Monday 13 January 2014

Muhayil north side of the wadi

I visited Muhayil in the south west of the country over the weekend. Muhayil is on the western foothills of the Asir mountains. It is in the Afro-tropical eco-zone where birding is always interesting and different to Riyadh in many respects.

I was hosted by my friend Shane Ngahere and am grateful for his hospitality. 

Other birding colleagues have in recent years given Wadi Muhayil mixed reviews. I understand this is because the fauna has been affected by not having a permanent stream any more.

However I found the town's birding to be good anyway.

Also Shane's contacts came up with a locality near-by which does have permanent water and had distinctive birding. Indeed it was where I added the 318th bird to my Saudi list. I'll write about there in the next blog. 

Meanwhile this blog looks at the birding I did walking straight out of the hotel on the north side of Wadi Muhayil within the town.

white browed coucal

A classic Afro-tropical bird of the Tihama (lowland) south west Saudi Arabia is white browed coucal. It was one of the birds seen directly outside the hotel and as it turns out also in three other locations around the town. It is clearly not uncommon here. 

Arabian babbler

One of the other larger birds seen on the north side of the wadi was Arabian babbler. Actually Muhayil has the highest density of this species that I have encountered in the whole of Saudi Arabia.

white spectacled bulbul

Other birds there were white spectacled bulbul and African collared dove. The latter bird is especially common.

African collared dove

Laughing dove were also present like in virtually every community in Saudi Arabia.

laughing dove

More similarities with the centre and west of the country though not the east was the presence of little green bee-eater and black bush robin

little green bee-eater

The sub-species of black bush robin is the same as in Riyadh too whereas directly  up the mountains to Abha from Muhayil there is a much duller brown rather than black sub species.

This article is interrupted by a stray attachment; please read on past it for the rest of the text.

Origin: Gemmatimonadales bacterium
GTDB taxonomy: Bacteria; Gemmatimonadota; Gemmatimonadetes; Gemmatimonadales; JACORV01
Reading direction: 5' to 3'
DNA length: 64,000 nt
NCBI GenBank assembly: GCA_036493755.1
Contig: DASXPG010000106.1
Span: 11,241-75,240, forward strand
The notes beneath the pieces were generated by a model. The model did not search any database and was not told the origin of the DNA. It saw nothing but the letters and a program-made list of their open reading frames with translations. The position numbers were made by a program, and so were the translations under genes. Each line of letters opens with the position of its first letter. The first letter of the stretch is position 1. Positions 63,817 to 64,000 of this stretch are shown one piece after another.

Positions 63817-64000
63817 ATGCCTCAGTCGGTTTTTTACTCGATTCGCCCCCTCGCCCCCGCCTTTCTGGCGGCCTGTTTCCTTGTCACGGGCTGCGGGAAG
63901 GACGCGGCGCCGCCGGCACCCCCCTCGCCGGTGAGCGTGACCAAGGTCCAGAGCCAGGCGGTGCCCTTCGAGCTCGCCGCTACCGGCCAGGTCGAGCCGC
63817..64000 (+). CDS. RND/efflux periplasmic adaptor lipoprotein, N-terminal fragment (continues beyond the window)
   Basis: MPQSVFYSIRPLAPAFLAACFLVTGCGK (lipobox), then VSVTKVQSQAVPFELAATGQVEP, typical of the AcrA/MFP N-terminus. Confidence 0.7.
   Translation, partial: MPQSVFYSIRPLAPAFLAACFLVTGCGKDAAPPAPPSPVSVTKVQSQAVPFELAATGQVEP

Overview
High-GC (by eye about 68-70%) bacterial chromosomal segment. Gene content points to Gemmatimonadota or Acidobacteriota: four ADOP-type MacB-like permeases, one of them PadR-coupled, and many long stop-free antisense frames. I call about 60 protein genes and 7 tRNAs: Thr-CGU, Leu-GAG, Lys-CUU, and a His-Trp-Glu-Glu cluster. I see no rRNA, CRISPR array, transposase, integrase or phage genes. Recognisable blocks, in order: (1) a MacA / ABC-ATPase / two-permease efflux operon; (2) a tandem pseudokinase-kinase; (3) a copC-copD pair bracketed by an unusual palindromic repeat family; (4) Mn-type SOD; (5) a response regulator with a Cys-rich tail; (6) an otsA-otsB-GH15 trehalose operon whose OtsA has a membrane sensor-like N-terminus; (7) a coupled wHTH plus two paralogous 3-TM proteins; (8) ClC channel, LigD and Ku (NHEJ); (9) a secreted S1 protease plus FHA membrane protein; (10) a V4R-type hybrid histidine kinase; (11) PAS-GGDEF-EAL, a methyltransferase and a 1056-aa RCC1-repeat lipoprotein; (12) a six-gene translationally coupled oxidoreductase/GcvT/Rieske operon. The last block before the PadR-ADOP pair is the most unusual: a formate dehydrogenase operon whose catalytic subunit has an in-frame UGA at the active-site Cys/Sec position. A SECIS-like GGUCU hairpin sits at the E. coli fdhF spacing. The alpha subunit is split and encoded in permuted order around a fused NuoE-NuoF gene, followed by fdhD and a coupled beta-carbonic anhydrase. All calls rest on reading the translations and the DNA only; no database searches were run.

black bush robin

The variety of smaller birds seen outside the hotel showed considerable Afro-tropical influence. 

male Rueppells weaver

The most common smaller bird was Rueppells weaver.

Rueppells weavers

The breeding seasons for this bird vary considerably with altitude.  Though I don't yet know all the details, it appears that the lowland birds breed very early and new nests were seen this weekend. The males were in breeding plumage too.


Blackstart was a more surprising bird to see within the wadi as it is often thought of as a bird of dry places. 

male shining sunbird

Two types of sunbird were plentiful. There were both shining sunbird and nile valley sunbird.

Nile valley sunbird

The silverbill here were all African silverbill which were flocking.

African silverbill

Relatively few wintering birds were seen in this section and compared with all the other sites around Muhayil.

Daurian shrike

Daurian shrike and a Siberian stonechat were the only ones observed. 

Siberian stonechat

Other birds seen here included both fan-tailed raven and brown-necked raven, kestrel and graceful prinia.

A full list of all birds observed over the weekend will appear in a future blog. The next one will look at a water-bearing wadi from out of town.

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